Brasilia’s Pathways of Desire
Sometimes you just can't stop human beings from acting like animals. And I mean that in the best possible way.
Take, for example, the walking paths of Brasilia, the Brazilian capital city that was planned down to the smallest detail in the 1950s and ’60s -- planned for a populace that would move about exclusively by automobile.
But as you can see from the photo posted by Daniel Nairn of Discovering Urbanism this weekend, the people of Brasilia still move about by foot, leaving their mark in the grassy areas between mega-freeways:
These rogue pedestrians don't have an easy task. Virtually the only way to access this space is to cross at least six lanes of traffic and then cross another six lanes to exit. The width of the open space is 1/4 of a mile, which is exactly twice the width of the national mall in Washington D.C., and there is no shade or amenities whatsoever. They still make the journey.…
This is the network of function over geometry. The paths are trodden out of convenience, but they also gently meander. Lewis Mumford recognized this universal tendency back in 1961, just as Brasilia was under construction: "The slow curve is the natural line of the footwalker, as anyone can observe as he looks back at his tracks in the snow across an open field."
Although it's hard to prove conclusively, it looks like safety concerns played a part in determining where the highways were crossed. Several paths seem to converge at points where on-ramps and off-ramps are separated from the main flow of traffic. Crossing at these points allows the pedestrian to have breaks of median before having to make the next step. It looks as if some people have been willing to sacrifice a certain degree of time in order to cross a little more safely at one of these points.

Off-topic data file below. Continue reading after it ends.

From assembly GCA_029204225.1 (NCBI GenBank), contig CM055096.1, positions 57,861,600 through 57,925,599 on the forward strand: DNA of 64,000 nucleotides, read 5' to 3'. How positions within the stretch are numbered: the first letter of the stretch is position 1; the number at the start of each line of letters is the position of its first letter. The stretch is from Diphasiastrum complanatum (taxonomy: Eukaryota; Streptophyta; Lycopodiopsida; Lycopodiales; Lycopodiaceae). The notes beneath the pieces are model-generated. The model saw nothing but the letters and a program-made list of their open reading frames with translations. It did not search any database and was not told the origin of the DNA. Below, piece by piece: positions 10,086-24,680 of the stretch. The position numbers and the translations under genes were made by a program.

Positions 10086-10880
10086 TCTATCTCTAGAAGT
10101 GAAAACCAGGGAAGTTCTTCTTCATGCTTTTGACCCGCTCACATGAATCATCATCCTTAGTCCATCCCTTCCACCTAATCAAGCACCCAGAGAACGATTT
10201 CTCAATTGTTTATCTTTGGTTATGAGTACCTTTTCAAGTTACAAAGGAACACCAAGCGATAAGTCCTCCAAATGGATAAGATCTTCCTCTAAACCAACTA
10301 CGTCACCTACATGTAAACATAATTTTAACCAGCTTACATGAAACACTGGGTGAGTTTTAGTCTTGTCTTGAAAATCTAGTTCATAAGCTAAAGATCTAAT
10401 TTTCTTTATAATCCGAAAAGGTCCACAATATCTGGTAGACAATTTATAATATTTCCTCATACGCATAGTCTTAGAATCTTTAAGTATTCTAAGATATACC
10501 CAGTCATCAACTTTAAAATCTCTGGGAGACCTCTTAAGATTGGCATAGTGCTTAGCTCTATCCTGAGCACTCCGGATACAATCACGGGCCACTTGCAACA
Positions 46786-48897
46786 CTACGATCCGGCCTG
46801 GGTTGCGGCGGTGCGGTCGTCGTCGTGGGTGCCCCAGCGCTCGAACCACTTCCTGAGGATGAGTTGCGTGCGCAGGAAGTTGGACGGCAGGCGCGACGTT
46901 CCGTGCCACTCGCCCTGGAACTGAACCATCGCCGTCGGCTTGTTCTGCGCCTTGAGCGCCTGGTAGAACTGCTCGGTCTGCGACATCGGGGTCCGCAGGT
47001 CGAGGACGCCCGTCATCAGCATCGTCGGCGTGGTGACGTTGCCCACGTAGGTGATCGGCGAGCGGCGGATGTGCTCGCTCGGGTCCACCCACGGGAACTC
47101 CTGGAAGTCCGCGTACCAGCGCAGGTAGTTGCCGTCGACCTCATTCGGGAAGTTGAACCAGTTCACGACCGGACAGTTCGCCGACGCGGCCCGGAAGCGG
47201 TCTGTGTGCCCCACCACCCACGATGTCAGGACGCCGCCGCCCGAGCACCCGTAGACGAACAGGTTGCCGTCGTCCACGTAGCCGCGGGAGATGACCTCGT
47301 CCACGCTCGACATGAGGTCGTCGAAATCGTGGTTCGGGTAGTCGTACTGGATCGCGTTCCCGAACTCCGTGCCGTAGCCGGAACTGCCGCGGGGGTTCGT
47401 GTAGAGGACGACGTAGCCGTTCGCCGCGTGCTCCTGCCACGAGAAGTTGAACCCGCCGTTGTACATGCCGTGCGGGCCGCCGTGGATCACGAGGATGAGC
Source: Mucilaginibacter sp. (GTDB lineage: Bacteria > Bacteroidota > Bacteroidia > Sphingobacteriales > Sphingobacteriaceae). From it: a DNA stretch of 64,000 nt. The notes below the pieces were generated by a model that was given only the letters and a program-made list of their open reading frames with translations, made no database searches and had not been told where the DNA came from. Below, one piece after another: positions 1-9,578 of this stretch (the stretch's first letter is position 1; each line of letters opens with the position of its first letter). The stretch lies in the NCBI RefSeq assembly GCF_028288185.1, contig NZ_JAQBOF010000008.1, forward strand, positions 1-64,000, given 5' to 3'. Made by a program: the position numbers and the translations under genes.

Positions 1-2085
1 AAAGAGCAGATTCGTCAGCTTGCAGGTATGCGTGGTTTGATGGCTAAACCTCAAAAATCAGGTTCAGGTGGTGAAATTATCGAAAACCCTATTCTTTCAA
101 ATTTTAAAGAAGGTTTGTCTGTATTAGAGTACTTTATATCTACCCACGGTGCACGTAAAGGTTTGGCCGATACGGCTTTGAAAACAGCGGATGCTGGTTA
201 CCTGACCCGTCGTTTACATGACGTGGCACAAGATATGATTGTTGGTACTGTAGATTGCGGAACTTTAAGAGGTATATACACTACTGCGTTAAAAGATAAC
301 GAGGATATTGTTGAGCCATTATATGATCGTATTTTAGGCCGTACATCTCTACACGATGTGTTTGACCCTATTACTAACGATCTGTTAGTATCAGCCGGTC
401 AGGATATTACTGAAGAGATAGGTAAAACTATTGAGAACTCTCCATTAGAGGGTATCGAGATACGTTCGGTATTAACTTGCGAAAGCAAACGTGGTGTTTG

Interestingly, these points of convergence are analogous to the forces that led to the origins of medieval Paris.
For more about the what French philosopher Gaston Bachelard called "chemins du désir," or "pathways of desire," see the excellent post on Detroit's emerging web of walking paths on Sweet Juniper! It's one of the best blogs being written today from the urban frontier.
More from the network: Reports of assaults by drivers on cyclists from Tulsa Alternative Transportation Examiner and Transit Miami. Also, Human Transit on the breaking of London's Circle Line, and Hub and Spokes on Mexico City's BRT plans.